1. Violence--Both works incorporate violence into the storyline and ultimately use that violence as a critique of violence itself.
2. Absence of Law and Order-- Both works demonstrate to an extent an absence of law and order; even though Romeo and Juliet takes place in 'fair Verona,' the warring houses of the Montagues and Capulets pay no heed to the social structure or laws, fighting and killing each other at will.
3. Tragedy-- Both Romeo and Juliet and Lord of the Flies have tragic endings. Sure, in Lord of the Flies, Ralph is rescued, but at what cost? Simon and Piggy have been brutally murdered, and all the other boys have regressed into blood-thirsty savages. It is definitely not a happy ending.
1. Setting: Romeo and Juliet takes place in civilized Verona, and Lord of the Flies occurs on a deserted island.
2. Characters: Romeo and Juliet has more variety of characters in terms of gender, social status, and age. In Lord of the Flies, every single character is a young boy.
3. Format: Romeo and Juliet is a play, and Lord of theFlies is a novel.
There are some obvious and glaring differences between Lord of the Flies and Romeo and Juliet.
1. There is a distinct lack of romantic love in William Golding's novel although the boys do have romantic notions of their ability to survive without "grown-ups."
2. In Romeo and Juliet, it is the family feud, the "ancient grudge," and the forbidden love of Romeo and Juliet that leads to their downfall, as predicted in the Prologue. However, in Lord of the Flies, the promising, if basic, efforts to form a democracy ultimately create the power struggle, and the boys' downfall.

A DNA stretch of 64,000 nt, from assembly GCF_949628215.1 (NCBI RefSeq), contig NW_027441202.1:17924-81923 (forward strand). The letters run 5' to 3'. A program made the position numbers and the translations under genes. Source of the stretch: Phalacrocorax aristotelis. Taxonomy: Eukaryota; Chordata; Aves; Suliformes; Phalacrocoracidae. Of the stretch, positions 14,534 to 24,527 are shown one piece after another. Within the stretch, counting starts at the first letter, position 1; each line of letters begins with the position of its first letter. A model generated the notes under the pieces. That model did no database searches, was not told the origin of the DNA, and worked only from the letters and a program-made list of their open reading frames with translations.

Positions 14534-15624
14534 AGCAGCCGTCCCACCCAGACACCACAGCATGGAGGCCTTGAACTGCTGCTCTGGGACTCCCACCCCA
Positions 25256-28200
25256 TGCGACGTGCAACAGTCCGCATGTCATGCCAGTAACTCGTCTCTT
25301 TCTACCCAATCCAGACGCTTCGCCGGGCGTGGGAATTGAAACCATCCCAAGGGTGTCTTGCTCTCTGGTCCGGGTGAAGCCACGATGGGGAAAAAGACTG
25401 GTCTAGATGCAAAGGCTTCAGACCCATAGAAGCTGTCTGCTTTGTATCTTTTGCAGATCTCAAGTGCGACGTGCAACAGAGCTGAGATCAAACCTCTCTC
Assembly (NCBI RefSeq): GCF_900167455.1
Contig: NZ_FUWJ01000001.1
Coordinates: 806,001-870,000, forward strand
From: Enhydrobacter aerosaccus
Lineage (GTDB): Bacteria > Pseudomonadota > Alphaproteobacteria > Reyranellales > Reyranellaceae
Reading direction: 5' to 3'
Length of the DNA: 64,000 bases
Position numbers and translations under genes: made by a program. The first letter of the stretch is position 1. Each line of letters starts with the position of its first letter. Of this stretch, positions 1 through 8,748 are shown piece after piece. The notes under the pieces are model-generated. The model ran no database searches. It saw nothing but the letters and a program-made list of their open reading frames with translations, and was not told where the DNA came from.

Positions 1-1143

3. Ralph and Jack, the main characters, survive their ordeal whereas Romeo and Juliet, of course, do not.
4. There is a miscommunication between Romeo and Juliet, who work together to create the perfect plan. For Ralph and Jack, there is always the sense that one of them must get the better of the other. Even from the beginning, there is a battle for leadership.
The similarities are more subtle.
1. The similarities in both works stem from them both being almost classic tragedies because the plot revolves around the main characters and their respective deaths or defeats.
Ralph would be the hero who is no longer able to fight the evil force (which is Jack). All his good intentions are overshadowed by his bad decisions. Romeo is a hero, as he also has the best intentions, but makes the ultimate, and worst decision; to end his life when he mistakenly thinks Juliet is dead.
2. Both works relate to a lack of compromise and, therefore, a struggle for power. In Romeo and Juliet, both families refuse to be undermined by one another, revealing their stubbornness and shortsightedness. In Golding's book, Ralph and Jack continue to drift further apart in their vision of how to survive, with Jack refusing to acknowledge or accept that there is a way to compromise.
3. The endings both have the potential to lead to happier times, even though it may be doubtful. The Montagues and Capulets begin to repair their relationship and Ralph and Jack are rescued.
4. Both works reveal the destructive effects of poor communication.